Quick Pickles

One time in college, I had a pickling party. I bought about a gallon of vinegar, a dozen mason jars, and a whole lotta salt. We made classic pickles, pickled onions, tomato sauce (someone brought like 12 boxes of tomatoes? They worked on a farm I guess?) Anyways, it ended up being a lot of fun, but we got kind of lazy and half of the jars we prepped just ended up being quick pickles.

pick

What’s a quick pickle? A quick pickle (aka a quick pick) does not have to go through the canning process and therefore is not actually a pickle, but more of like a marinated vegetable.

tomat

In short, to actually pickle vegetables, you need to put whatever you are pickling into a sterile storage jar with a brine/vinegar solution to allow it to ferment- which kills bacteria and in short preserves the food, allowing you to keep it in your pantry for months on end and eat it whenever you want. Usually this is done by placing the vegetables/fruits in the jars with the brine and closing them, then placing them in a “water bath” which helps seal the jars as well as sanitize them.

Well, that’s not what we are doing here. These are quick picks, and they are insanely easy. I think they are great added to any type of taco, or to a grain and vegetable bowl. I even like to plop a spoonful on top of a salad. Really, they just spice up any meal and also very much impress your friends. And while these types of pickles don’t contain the beneficial pro-biotics that pickles such as kimchi or sauerkraut have, they are still delicious and contain pre-biotics, in the form of fiber. So they’re still good for that ‘ol gut.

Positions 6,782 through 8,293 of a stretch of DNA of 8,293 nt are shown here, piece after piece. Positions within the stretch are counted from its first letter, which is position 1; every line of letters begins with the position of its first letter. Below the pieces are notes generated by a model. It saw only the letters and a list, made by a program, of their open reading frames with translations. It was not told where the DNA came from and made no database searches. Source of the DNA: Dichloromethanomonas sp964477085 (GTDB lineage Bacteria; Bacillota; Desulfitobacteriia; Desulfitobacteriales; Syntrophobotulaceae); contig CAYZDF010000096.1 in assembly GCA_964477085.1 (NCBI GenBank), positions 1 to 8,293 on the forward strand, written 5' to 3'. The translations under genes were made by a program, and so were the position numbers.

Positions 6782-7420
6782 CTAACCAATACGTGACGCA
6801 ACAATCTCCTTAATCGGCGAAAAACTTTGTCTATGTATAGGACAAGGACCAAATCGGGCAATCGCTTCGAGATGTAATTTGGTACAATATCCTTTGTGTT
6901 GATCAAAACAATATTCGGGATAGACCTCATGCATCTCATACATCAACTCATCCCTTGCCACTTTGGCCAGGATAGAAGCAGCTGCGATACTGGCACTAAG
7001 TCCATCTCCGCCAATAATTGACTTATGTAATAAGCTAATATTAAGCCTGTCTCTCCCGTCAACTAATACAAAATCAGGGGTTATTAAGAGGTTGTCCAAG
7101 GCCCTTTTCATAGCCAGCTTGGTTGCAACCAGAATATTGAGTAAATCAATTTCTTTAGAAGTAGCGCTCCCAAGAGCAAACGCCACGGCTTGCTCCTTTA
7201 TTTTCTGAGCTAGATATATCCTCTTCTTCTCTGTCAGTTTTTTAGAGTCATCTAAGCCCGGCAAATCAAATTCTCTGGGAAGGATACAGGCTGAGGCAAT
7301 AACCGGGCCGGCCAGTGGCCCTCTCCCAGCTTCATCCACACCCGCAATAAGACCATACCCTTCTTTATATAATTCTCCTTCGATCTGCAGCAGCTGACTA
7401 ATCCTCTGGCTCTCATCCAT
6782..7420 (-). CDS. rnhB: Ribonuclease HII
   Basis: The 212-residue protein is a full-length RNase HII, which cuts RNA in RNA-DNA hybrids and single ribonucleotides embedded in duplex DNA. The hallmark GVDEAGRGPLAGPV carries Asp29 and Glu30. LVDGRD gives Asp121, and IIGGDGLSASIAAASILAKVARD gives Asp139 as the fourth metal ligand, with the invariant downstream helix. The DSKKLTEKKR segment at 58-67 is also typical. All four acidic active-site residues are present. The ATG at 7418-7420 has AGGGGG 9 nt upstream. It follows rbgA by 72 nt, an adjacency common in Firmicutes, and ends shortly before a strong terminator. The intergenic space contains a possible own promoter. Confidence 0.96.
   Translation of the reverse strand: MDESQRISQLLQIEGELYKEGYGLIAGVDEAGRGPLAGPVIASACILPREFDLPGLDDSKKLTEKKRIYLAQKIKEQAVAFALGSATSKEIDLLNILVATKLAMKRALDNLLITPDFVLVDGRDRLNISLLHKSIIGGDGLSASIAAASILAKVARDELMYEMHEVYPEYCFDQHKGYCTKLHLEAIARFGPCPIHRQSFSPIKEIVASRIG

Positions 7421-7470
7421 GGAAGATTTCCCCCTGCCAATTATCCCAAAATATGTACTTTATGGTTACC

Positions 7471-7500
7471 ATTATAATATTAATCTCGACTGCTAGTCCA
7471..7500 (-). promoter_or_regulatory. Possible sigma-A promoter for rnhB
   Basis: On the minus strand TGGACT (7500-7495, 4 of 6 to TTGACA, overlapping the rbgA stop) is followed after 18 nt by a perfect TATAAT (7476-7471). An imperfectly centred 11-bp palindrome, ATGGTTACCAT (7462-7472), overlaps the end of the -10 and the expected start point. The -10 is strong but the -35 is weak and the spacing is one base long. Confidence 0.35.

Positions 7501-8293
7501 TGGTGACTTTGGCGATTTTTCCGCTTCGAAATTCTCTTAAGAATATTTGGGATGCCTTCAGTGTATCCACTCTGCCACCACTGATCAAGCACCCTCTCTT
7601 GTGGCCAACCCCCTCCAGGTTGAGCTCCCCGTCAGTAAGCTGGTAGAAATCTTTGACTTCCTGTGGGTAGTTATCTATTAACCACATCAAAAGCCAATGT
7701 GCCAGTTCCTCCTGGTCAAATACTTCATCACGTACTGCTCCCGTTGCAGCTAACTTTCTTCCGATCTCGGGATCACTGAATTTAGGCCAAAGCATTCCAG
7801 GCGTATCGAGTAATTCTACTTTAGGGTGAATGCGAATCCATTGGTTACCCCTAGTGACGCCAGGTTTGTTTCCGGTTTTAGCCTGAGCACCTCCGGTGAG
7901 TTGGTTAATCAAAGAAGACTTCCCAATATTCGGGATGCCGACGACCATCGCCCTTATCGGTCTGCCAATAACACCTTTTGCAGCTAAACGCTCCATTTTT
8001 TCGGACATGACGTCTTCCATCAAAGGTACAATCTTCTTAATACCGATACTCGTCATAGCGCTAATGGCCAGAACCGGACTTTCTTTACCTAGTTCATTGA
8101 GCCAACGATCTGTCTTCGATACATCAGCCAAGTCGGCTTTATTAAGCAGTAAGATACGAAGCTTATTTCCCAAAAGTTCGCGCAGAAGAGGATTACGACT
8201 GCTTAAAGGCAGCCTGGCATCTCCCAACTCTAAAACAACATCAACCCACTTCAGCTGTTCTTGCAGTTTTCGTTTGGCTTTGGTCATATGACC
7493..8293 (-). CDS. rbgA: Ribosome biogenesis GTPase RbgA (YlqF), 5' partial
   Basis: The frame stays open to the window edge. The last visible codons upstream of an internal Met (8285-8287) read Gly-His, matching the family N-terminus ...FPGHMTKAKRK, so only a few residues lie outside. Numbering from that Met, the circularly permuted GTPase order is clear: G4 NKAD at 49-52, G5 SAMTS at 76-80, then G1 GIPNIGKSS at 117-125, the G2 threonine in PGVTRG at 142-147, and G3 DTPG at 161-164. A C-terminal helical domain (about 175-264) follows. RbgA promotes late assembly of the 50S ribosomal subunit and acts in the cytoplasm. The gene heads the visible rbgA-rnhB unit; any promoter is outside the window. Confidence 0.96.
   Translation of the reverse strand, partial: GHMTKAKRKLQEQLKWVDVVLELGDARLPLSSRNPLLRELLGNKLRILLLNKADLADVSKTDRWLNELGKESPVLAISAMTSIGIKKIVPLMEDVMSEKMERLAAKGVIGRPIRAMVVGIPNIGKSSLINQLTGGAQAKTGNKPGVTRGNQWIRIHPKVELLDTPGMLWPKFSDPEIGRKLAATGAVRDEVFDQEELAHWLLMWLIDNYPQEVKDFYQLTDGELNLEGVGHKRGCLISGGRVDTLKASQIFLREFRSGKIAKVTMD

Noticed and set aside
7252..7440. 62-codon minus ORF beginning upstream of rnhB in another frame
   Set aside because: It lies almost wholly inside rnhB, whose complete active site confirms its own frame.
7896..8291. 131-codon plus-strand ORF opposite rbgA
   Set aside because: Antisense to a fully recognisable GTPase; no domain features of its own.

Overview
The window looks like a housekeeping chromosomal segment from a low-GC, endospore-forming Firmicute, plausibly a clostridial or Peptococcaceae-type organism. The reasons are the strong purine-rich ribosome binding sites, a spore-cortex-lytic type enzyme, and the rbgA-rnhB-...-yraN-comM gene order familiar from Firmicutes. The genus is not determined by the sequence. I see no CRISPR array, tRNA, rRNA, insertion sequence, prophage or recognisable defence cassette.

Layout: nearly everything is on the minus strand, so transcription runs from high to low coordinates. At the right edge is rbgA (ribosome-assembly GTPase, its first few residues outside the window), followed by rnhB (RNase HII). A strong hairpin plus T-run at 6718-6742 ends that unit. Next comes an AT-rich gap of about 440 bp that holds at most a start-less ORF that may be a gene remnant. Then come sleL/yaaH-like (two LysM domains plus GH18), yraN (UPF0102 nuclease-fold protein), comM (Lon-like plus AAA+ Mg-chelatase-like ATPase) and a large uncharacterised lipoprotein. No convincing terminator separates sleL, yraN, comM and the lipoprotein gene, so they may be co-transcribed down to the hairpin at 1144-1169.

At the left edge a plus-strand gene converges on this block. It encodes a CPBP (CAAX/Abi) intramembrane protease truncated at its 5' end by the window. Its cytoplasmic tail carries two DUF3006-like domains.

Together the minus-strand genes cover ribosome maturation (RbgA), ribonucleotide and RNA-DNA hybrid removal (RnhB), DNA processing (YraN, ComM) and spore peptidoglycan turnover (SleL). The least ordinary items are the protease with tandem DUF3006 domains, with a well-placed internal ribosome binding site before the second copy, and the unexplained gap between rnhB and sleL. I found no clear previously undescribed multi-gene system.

Unlike regular pickles these need to be stored in the fridge. The recipe below is for red cabbage and carrots because that’s what I had on hand, but you can pickle anything with this recipe really- cucumbers, cabbage, carrots, beets, peppers, whatever.

kraut in jar

Quick Pickled Cabbage and Carrots

½ small head of red cabbage

½ cup of shredded carrots

1 cup of white vinegar

1 tsp salt

1 tsp peppercorns (optional)

1 Tbsp sugar (optional)

Directions: Put all the ingredients in a glass jar and twist the top. Put in the fridge. Enjoy in a day or two. That’s it. These last several weeks in the fridge.

On a closing note, if you want to put in absolutely zero effort but get some good bang for your buck, I recommend making “college pickles”. I called them that because I made these a lot when I was in college. Instructions:

  1. Buy a jar of pickles.
  2. Eat said pickles.
  3. Keep the brine.
  4. Chop up a cucumber.
  5. Submerge cucumber in the brine.
  6. Put in your fridge.
  7. Enjoy college pickles in a day or two.

See? You can be a cool chef and homesteader and do pretty much nothing. Lets get pickly.

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